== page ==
Blood clots: This medication may increase the chance of blood clot formation, causing reduction of blood flow to organs or the extremities.
If you have a history of clotting you may be at increased risk of experiencing blood clot-related problems such as heart attack, stroke, or clots in the deep veins of your leg. Discuss with your doctor how this medication may affect your medical condition, how your medical condition may affect the dosing and effectiveness of this medication, and whether any special monitoring is needed.
If you experience symptoms such as sharp pain and swelling in the leg, difficulty breathing, chest pain, blurred vision or difficulty speaking, contact your doctor immediately.
Cerebral bleeding: People who have tumours in the brain and those who are taking medications to thin the blood may be at an increased risk of developing bleeds in the brain. This is a serious condition that can be fatal. Symptoms are similar to those of a stroke: confusion, difficulty speaking, loss of coordination, sudden headache or vision changes, or collapse. If you experience any of these symptoms, get immediate medical attention.
Diabetes: Temsirolimus may cause a loss of control of diabetes by increasing blood glucose (sugar). People with diabetes may find it necessary to monitor their blood sugar more frequently while using this medication.
If you have diabetes or are at risk for developing diabetes, discuss with your doctor how this medication may affect your medical condition, how your medical condition may affect the dosing and effectiveness of this medication, and whether any special monitoring is needed.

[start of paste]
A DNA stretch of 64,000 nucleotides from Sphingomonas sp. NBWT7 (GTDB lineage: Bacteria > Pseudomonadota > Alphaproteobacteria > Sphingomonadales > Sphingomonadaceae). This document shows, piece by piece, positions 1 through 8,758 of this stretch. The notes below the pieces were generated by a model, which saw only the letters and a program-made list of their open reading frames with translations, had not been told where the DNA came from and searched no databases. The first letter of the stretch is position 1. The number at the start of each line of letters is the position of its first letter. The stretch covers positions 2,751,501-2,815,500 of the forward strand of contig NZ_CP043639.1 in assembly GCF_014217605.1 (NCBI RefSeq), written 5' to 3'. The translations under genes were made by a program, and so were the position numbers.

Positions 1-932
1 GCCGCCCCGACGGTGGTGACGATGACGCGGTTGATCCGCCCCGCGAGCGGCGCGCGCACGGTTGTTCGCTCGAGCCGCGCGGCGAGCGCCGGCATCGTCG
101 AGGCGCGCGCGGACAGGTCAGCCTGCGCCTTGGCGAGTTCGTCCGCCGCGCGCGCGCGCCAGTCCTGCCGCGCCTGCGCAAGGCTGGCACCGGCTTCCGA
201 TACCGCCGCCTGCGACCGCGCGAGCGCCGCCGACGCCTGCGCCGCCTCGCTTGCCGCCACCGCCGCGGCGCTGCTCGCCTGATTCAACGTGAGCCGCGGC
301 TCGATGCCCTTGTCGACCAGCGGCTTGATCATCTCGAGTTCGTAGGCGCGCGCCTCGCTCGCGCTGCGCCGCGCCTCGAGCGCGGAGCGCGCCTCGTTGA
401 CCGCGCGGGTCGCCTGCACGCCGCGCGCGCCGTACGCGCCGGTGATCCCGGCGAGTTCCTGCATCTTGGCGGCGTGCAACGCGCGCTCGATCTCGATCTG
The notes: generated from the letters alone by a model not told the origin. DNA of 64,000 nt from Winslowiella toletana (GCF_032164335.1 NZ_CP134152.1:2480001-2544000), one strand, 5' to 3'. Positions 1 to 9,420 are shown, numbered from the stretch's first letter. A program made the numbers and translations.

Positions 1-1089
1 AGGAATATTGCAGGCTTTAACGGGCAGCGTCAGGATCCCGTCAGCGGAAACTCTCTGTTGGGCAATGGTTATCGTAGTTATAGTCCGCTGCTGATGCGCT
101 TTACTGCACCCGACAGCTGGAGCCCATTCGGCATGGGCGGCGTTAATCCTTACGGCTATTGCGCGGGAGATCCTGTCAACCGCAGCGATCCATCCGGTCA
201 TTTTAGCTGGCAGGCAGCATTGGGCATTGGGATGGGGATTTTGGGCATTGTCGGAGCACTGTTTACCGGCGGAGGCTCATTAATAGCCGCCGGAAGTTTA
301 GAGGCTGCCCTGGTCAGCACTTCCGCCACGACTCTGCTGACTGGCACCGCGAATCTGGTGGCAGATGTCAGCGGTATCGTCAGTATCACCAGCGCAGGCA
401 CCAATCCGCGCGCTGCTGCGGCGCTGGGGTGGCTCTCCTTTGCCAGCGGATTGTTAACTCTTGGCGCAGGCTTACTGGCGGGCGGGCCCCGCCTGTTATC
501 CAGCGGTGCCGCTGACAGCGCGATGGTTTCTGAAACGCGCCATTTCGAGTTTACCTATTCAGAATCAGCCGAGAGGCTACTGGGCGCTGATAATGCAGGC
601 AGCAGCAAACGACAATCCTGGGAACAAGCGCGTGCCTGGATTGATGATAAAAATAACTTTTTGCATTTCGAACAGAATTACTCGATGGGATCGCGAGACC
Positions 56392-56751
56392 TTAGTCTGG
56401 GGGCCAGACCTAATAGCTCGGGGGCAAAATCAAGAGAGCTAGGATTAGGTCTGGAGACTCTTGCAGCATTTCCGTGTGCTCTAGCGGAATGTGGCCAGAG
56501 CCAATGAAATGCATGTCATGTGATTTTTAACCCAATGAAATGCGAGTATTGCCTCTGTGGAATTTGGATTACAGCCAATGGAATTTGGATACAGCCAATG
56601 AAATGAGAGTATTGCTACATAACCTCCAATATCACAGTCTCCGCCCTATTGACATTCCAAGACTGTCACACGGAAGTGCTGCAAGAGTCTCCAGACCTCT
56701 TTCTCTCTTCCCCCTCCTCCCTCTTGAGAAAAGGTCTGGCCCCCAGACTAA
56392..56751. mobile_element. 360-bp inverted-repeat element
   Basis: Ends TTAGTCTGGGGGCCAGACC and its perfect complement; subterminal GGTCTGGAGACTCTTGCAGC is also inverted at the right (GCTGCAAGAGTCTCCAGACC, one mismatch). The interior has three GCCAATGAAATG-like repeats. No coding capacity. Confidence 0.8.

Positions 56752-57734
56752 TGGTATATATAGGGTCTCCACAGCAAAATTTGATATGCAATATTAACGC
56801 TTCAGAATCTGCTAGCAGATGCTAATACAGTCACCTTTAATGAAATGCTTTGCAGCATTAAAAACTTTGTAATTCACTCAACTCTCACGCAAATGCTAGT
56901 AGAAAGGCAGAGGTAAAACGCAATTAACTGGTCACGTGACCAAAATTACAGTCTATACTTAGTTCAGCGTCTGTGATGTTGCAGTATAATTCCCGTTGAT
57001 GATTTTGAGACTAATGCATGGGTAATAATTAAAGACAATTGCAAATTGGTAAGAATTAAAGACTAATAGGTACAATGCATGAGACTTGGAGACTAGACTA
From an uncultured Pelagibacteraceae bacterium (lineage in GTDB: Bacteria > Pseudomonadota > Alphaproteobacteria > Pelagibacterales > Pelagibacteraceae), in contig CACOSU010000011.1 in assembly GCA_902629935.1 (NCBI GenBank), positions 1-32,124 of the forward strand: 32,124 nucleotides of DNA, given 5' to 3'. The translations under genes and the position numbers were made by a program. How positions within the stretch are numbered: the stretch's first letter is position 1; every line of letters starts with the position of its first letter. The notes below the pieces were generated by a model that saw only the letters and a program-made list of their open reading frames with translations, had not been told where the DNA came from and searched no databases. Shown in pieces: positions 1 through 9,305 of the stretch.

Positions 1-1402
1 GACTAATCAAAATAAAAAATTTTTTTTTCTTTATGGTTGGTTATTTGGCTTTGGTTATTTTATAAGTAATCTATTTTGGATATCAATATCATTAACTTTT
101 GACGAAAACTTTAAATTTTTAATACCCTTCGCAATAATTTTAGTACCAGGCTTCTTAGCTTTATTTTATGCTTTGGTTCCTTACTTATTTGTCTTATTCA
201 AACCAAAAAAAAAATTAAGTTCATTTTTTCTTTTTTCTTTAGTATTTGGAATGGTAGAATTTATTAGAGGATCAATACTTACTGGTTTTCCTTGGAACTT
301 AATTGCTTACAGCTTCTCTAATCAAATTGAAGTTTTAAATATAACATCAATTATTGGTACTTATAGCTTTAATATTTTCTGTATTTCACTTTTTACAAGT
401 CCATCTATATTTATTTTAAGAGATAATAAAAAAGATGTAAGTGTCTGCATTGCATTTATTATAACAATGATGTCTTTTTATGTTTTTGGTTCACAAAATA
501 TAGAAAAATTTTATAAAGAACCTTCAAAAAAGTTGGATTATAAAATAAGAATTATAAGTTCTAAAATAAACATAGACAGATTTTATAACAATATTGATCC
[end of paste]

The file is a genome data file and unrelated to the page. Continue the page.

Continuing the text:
Infection: Temsirolimus can reduce the number of cells that fight infection in the body (white blood cells). If possible, avoid contact with people with contagious infections. Tell your doctor immediately if you notice signs of an infection, such as fever or chills, severe diarrhea, shortness of breath, prolonged dizziness, headache, stiff neck, weight loss, or listlessness. Your doctor will do blood tests regularly to monitor the number of specific types of blood cells in your blood.
Infusion Reactions: This medication can cause a hypersensitivity or infusion reaction. Symptoms of this type of reaction generally appear during the infusion of the medication and may include flushing, chest pain, shortness of breath and a dramatic drop in blood pressure. These reactions can cause death if a health care provider is not informed immediately. If you experience any of these symptoms, or notice them happening to someone, let your nurse or doctor know immediately.
Kidney function: The effects of decreased kidney function on how temsirolimus works in the body have not been established. There have been reports of people developing who were using temsirolimus developing kidney failure. Report any signs of decreased kidney function, such as decreased urine production, swelling, fatigue, or abdominal pain to your doctor as soon as possible.
If you have reduced kidney function or kidney disease, discuss with your doctor how this medication may affect your medical condition, how your medical condition may affect the dosing and effectiveness of this medication, and whether any special monitoring is needed.
Liver function: Temsirolimus is broken down by the liver. Liver disease or reduced liver function may cause this medication to build up in the body, causing side effects. If you have liver problems, discuss with your doctor how this medication may affect your medical condition, how your medical condition may affect the dosing and effectiveness of this medication, and whether any special monitoring is needed.
Temsirolimus has also been reported to cause liver failure which has in cases, led to death. If you experience symptoms of liver problems such as fatigue, feeling unwell, loss of appetite, nausea, yellowing of the skin or whites of the eyes, dark urine, pale stools, abdominal pain or swelling, and itchy skin, contact your doctor immediately. Your doctor should test your liver function regularly with blood tests while you are taking this medication.